Tom Beaton

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Lucy and Tom go to Berlin

To celebrate Lucy’s student loan and to take a break from the hectic winter sales time at work we decided to go on holiday! The first stop would be to visit some friends and see the sights of Berlin! Berlin has become pretty trendy since the wall came down, especially amongst artists. It is famous for techno and in the east site at least, being a very affordable place to live and go out to eat.

Easyjet whilst always disappointing does always seem to offer the best priced flights. I think with sub 2 hour flights it is worth dealing with. Before we knew it we were there, being met at the airport and getting on a train to head back to where we were staying just off Frankfurter Allee. The first impression is definitely the abundance of graffiti. Luckily i am a big fan of grafitti/street art. Lots of punks too – I dont think it matters how you look in Berlin. You could wear anything and no one will look twice.

Our first full day in Berlin was spent wandering and seeing some of the sights. It was still pretty cold so the cafe culture and outdoor chilling was the city is famous for in the warmer months was not really happening. We did a good few miles and the highlights were definitely the East Side Gallery and the Schnitzel bar we had lunch at. That night I caught my first glance of a Romanesco broccoli or Roman cauliflower. It is a mad looking thing and later that night after some cocktails etc I tried to draw it.

The next day we wanted to get a bit further afield so after an epic breakfast we hired bikes. Our first mission was to head to Templehoff. This is a former airport now turned into a massive public park. I knew of the spot as it is the local kiteboarding spot and there had been an event there last year – however I did not manage to attend. It was good to see the site myself and watch people having a light wind session. The airport is famous as it was used by the US and other western nations during the cold war to fly in supplies for West Berlin.

Moving away from Templehoff and heading into Kreuzberg, which is a big turkish area. We had a pretty epic ping pong session there on a public table whilst a protest of some sort swooped past us. Then we moved back up towards the river to the turkish market. There was some bargains to be had here. One fruit stall offered us 90 punnets of strawberries for 100 euros. What we were meant to do with 90 punnets of strawberries I dont know. Instead we took 2 for 3 euros. Still a bargain considering it is typically easily £3 for one here.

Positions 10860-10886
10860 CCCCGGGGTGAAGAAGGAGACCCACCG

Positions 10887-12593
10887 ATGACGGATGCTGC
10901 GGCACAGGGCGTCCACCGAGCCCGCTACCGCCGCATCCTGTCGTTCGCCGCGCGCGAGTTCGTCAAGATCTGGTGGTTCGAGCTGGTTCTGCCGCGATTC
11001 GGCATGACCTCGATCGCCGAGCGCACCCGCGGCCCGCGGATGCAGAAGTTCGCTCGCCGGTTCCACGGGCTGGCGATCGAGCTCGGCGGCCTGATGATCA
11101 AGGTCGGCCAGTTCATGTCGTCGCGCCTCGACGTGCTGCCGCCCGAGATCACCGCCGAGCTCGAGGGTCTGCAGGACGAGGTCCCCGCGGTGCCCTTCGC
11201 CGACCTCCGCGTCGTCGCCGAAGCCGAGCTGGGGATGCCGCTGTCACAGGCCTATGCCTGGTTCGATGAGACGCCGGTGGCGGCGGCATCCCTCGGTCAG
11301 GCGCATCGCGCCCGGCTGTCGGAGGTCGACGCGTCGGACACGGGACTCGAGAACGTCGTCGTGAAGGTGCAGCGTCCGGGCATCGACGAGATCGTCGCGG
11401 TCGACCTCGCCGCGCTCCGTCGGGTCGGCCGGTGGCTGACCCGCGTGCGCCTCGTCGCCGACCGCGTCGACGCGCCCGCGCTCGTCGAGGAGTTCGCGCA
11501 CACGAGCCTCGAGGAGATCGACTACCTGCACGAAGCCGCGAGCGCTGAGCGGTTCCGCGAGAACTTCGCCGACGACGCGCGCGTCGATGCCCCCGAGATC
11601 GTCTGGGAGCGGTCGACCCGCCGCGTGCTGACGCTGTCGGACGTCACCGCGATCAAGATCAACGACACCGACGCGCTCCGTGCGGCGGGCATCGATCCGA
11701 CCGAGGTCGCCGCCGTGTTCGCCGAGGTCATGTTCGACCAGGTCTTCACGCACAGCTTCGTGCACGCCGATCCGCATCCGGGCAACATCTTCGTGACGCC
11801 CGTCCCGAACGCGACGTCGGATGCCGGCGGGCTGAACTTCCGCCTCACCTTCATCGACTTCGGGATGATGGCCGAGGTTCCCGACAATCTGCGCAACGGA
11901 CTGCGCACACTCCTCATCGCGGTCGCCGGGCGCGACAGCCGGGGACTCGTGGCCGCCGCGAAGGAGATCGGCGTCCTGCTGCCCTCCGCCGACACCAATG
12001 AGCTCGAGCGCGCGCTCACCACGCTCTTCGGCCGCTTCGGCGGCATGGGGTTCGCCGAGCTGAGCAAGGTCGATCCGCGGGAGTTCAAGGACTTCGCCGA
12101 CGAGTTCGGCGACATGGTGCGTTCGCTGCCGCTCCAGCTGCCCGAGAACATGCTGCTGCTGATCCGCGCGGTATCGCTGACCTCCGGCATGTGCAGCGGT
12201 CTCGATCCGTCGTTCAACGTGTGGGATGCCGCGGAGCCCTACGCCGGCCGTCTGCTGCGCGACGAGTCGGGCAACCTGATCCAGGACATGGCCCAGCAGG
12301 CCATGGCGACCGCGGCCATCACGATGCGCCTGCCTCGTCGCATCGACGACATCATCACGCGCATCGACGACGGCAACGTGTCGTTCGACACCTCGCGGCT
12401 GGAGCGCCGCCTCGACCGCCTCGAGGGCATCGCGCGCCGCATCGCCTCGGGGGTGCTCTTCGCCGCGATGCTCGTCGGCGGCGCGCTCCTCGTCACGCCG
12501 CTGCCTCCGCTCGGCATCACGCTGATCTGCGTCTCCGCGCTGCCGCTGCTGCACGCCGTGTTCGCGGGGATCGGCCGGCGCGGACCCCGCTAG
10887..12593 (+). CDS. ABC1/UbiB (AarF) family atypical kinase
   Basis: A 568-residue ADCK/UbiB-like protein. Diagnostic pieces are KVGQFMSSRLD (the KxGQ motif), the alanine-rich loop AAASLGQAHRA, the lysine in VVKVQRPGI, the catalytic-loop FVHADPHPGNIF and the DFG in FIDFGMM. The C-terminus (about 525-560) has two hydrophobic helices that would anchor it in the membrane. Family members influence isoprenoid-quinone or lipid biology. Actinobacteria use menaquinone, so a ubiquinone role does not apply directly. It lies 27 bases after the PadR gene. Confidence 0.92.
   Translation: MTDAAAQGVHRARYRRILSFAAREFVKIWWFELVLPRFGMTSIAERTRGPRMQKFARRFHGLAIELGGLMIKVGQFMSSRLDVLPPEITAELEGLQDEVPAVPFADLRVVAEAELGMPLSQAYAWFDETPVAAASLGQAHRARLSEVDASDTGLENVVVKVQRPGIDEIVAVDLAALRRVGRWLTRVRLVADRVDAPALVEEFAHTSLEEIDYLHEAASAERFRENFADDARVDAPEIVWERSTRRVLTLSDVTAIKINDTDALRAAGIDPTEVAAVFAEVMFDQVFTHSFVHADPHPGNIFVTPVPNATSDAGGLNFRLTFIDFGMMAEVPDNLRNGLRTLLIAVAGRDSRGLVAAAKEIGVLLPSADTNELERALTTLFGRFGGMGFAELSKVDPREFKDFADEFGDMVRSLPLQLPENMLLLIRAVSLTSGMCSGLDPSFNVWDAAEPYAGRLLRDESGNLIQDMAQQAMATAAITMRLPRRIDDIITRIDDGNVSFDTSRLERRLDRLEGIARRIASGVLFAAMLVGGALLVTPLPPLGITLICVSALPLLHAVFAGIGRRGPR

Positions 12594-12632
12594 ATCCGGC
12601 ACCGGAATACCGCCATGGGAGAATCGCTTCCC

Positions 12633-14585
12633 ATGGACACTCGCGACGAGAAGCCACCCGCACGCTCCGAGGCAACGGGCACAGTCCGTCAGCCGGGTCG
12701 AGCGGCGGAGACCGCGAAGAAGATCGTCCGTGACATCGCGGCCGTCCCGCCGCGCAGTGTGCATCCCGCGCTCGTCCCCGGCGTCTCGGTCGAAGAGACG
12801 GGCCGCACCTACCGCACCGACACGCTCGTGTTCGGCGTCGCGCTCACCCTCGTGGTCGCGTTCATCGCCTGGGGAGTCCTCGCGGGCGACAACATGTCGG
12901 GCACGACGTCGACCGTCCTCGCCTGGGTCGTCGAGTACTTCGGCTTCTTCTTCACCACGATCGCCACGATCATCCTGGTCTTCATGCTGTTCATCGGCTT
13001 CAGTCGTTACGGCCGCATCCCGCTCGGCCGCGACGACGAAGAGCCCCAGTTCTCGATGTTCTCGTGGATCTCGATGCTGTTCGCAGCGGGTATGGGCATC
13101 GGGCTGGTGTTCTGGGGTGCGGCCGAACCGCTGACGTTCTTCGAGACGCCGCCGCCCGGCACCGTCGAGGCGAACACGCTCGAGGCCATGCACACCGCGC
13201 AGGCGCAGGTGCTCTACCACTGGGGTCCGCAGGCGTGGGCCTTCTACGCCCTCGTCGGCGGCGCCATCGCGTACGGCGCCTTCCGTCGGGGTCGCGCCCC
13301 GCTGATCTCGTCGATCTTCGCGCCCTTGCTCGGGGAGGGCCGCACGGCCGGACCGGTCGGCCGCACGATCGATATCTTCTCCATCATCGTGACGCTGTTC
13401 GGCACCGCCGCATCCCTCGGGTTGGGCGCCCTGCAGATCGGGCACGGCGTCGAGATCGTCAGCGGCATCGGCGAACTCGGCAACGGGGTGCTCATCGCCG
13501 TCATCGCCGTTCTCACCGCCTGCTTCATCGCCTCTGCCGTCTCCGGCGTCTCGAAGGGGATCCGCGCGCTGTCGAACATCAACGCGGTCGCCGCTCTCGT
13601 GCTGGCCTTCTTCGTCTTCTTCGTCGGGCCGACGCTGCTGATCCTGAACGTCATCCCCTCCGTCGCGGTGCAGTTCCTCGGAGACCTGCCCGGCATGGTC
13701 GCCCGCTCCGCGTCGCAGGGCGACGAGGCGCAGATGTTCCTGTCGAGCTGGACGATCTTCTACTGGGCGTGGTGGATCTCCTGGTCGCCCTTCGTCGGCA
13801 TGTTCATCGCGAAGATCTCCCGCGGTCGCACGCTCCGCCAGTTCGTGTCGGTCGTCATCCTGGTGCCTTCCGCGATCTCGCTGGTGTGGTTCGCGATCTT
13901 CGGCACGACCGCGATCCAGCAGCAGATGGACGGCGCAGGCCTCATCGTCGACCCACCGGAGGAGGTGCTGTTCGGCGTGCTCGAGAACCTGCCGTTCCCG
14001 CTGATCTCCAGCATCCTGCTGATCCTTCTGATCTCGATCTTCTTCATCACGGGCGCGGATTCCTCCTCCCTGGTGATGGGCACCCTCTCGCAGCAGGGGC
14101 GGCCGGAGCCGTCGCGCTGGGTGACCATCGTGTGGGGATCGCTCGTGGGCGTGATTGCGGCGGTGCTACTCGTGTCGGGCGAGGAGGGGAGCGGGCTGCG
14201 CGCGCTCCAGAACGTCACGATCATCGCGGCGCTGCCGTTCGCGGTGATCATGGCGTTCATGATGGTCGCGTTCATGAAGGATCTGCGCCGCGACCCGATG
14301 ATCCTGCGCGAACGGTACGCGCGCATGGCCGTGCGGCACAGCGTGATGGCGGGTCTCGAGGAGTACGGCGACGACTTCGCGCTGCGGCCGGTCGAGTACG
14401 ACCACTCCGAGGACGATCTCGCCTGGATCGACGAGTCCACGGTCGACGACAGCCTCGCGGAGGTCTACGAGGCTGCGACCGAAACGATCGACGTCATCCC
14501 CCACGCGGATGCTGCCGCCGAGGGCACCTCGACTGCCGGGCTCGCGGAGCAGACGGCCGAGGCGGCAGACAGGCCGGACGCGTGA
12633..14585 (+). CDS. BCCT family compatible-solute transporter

Day three was our last full day. We took the morning easy cycling into town, having a look at a couple of parks, and having lunch in a cafe. We were a bit saddle sore given we dont cycle often and those rental saddles were savage. It was good to rest though as that afternoon we were going on the walking tour of east Berlin. Walking tours are exactly what they sound like they are. It is pretty interesting though as they are completely free, and last for 3-4 hours, then at the end your expected to make a donation based on what you think the tour was worth. It is easily worth 10-15 euros each too!

The walking tour is something I would recommend 100%. The guides are cool and know their stuff. I am sure if you got the same one twice he would tell the same jokes but then that is no surprise. You get a tonne of info on the older buildings, such as the museums and libraries, as well as more modern stuff. They have a lot of funny little stories about various buildings and landmarks too. Berlin has a lot of history however you cant help but focus on fairly recent stuff given it was the centre of Nazi Germany, and then one of the major battle grounds of the cold war. A lot of this is very evident in the buildings. They had to do a whole lot of rebuilding after WWII. The city has other quirks such as the numbering of the public trees.

I would like to go back to Berlin in summer. I reckon we would see a different, more fun and vibrant side to the city.

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